Agriculture, ranching, mining and small commerce provide the bulk of the natives’ revenue -- as it did that of the Templars, who began their rampage of extortion in 2011.
My joint conversation with Arturo and Farías occurs in the afternoon. But it’s still morning, and I’m riding with the younger auto on a tour of some of the dozen self-defense bases skirting the town.
“The Templars forced corn growers to sell their corn directly to them at low prices,” Arturo explains. “And only they were allowed to sell corn to the tortilla factories. Then they spread their monopoly to grains. They bought up all the sorghum that is needed to feed the cattle. They bought male calves at 22 pesos per kilo, each weighing on average 300 kilos. These days, male calves cost 34, 36 pesos per kilo. You can do the math and see how much money they stole.”
The extortion got so bad that Arturo, together with many other small ranchers, stopped raising cattle altogether, driving the Michoacán livestock industry to historic lows.
“You were working every day in the hot sun to make them money. Most of us here in Tepec live by ranching in one way or another, so we were all just working for the Templars.”
The Templars took a bite out of the mining industry, too.
“They charged eight pesos for every ton of iron ore extracted from the three mines in Tepec,” Arturo continues. “And they also charged for storage and shipping. They even extorted the Chinese who buy the minerals.”
Even town social life did not escape the mallet of Templar thunder.
“The halcones (falcons; lookouts) would not let you talk to a girl in the street if they liked her. They would follow military convoys on their motorcycles and flip them off. They would always ride those 150cc Italica’s so they could get away easily,” says Arturo. “To go to Guadalajara, you couldn’t take the road that leads straight there. You had to take another road and go around, since otherwise the falcons would see you, and when you returned they would ask you why you went to Guadalajara.”
Visits to the neighboring state’s capital aroused the suspicion of the Templars because of their rivalry with the Jalisco New Generation drug cartel.
“People were sick of their abuses. That’s why they rose up.”
We pull in at the largest restaurant in town, a midsized affair offering the ubiquitous chavindecas and a chilled agua de pepino (cucumber juice) that makes up for the warm air stirred by a dull fan.
After lunch we seek the shade of a tree bench at the ganadera, the ranch that serves as the headquarters of the Cattlemen’s Association. Three or four cows graze in the distance behind a chain-link fence as Arturo recounts Day One of the uprising in Tepec.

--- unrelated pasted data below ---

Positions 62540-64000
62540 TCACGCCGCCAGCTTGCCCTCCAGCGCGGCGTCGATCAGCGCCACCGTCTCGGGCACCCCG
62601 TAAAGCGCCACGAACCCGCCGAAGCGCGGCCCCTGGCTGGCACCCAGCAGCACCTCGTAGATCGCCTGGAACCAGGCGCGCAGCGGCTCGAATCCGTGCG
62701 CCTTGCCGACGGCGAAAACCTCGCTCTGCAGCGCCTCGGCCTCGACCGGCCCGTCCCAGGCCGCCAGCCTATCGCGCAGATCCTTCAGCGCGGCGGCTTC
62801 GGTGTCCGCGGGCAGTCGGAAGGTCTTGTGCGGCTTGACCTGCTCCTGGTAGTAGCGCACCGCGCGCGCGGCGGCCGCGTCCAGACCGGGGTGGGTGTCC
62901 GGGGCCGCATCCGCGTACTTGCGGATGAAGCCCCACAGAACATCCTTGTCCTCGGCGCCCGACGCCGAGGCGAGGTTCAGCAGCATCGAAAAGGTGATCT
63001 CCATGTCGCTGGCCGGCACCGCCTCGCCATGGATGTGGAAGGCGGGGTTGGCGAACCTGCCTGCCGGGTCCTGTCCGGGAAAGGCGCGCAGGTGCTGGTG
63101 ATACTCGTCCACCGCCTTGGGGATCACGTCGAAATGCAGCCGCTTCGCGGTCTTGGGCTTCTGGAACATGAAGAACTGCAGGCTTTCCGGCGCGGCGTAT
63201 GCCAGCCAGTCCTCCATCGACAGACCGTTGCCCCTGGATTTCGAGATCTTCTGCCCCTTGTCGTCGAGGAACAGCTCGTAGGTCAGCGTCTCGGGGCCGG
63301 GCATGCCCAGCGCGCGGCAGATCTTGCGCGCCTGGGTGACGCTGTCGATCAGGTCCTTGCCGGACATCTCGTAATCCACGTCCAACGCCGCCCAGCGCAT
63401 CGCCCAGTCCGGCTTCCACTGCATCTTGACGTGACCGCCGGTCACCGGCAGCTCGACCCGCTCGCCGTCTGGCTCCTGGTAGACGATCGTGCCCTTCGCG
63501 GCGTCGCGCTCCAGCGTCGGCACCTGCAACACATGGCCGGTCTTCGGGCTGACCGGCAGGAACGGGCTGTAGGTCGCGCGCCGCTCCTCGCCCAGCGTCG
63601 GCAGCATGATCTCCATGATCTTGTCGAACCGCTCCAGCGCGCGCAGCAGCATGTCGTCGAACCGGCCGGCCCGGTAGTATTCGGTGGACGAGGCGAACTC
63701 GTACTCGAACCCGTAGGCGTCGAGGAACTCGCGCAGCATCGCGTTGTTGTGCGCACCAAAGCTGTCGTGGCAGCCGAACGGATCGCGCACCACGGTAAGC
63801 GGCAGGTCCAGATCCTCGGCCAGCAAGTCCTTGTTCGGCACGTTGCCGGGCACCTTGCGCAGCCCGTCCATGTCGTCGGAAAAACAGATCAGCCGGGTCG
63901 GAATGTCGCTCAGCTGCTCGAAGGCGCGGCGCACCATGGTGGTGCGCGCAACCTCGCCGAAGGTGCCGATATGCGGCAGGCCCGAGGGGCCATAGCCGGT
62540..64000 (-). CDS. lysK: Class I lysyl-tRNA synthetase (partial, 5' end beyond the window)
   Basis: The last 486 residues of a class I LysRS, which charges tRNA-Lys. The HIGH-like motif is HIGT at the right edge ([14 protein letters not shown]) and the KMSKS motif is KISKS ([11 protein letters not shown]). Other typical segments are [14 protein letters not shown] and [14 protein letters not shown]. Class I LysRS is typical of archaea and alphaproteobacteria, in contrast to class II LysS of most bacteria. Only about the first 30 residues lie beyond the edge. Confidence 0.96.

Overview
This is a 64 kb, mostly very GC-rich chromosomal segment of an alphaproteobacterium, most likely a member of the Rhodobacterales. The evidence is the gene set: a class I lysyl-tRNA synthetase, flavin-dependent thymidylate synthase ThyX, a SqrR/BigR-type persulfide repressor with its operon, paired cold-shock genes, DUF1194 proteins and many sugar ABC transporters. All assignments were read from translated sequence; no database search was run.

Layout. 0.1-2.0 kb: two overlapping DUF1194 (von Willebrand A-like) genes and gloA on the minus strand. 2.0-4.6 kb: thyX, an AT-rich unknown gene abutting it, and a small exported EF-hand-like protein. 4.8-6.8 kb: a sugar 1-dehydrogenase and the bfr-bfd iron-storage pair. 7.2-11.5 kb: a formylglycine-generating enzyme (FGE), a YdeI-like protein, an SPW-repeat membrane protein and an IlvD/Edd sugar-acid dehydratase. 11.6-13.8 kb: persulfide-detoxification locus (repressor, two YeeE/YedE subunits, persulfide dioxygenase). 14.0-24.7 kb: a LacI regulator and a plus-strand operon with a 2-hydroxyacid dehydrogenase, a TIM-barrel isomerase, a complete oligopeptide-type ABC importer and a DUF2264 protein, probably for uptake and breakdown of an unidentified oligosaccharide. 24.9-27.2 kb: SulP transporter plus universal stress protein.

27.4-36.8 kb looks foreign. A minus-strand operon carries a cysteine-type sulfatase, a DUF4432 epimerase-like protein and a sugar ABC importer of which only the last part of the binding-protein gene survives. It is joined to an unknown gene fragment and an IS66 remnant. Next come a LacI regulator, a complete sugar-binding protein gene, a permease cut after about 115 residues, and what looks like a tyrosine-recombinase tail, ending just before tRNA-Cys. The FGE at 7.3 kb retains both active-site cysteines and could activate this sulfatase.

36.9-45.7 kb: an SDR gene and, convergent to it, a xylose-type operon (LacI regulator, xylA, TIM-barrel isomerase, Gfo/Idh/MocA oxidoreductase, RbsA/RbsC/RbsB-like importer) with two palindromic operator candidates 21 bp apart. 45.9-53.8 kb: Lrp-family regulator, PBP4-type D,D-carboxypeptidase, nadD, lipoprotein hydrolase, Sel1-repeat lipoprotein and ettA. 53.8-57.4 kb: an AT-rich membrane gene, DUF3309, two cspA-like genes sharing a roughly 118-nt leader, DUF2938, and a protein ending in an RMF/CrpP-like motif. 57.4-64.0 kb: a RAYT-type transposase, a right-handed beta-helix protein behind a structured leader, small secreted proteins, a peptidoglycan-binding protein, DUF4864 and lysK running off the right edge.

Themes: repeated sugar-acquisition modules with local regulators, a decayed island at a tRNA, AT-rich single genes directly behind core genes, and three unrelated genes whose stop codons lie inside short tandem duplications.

“On Feb. 24, 2013, there was an annual meeting here of the association,” Arturo begins, glancing at the parking lot. “Eighteen hundred ranchers from Tepec and La Ruana were gathered. Out of them, maybe 30 families were in on the conspiracy. Fifteen of us, with masks and guns and T-shirts, stood up on stage and announced the formation of a civilian self-defense group. I had sent for T-shirts to be made by a friend in a neighboring state for fear of leaking the conspiracy. The crowd was scared at first. But once we pulled off our masks and showed the crowd that it was us, their fellow townsmen, they joined the cause.
“We spotted two gunmen called Chilorio and El Pozole. The crowd seized them, although in two or three days we saw them on the streets again. Then we went after the falcons and took them to the local jail. Everyone went home and dug up the guns they had buried during the Michoacanazo. The guns were rusty. Mostly shotguns and .22s.”
How did the townsmen come to have guns in the first place?
“Some of them used to be Rurales,” or members of the Rural Defense Corps. “But even those who were not Rurales had guns. It’s the local culture. Ten, 15 years ago, you would see the people in the mountains carrying AK’s wherever they went. That was their custom.” Arturo himself brandished his father’s AK-47 that day. “My uncle had traded a cow for it.”
Like most guns here, it came from the United States. Now he packs an AR-15 behind the seat of his truck and a Glock in a sling around his chest. As a Rural Defense Corpsman, he can carry the semi-automatic rifle only when he’s in uniform, and the handgun at all times provided it’s concealed.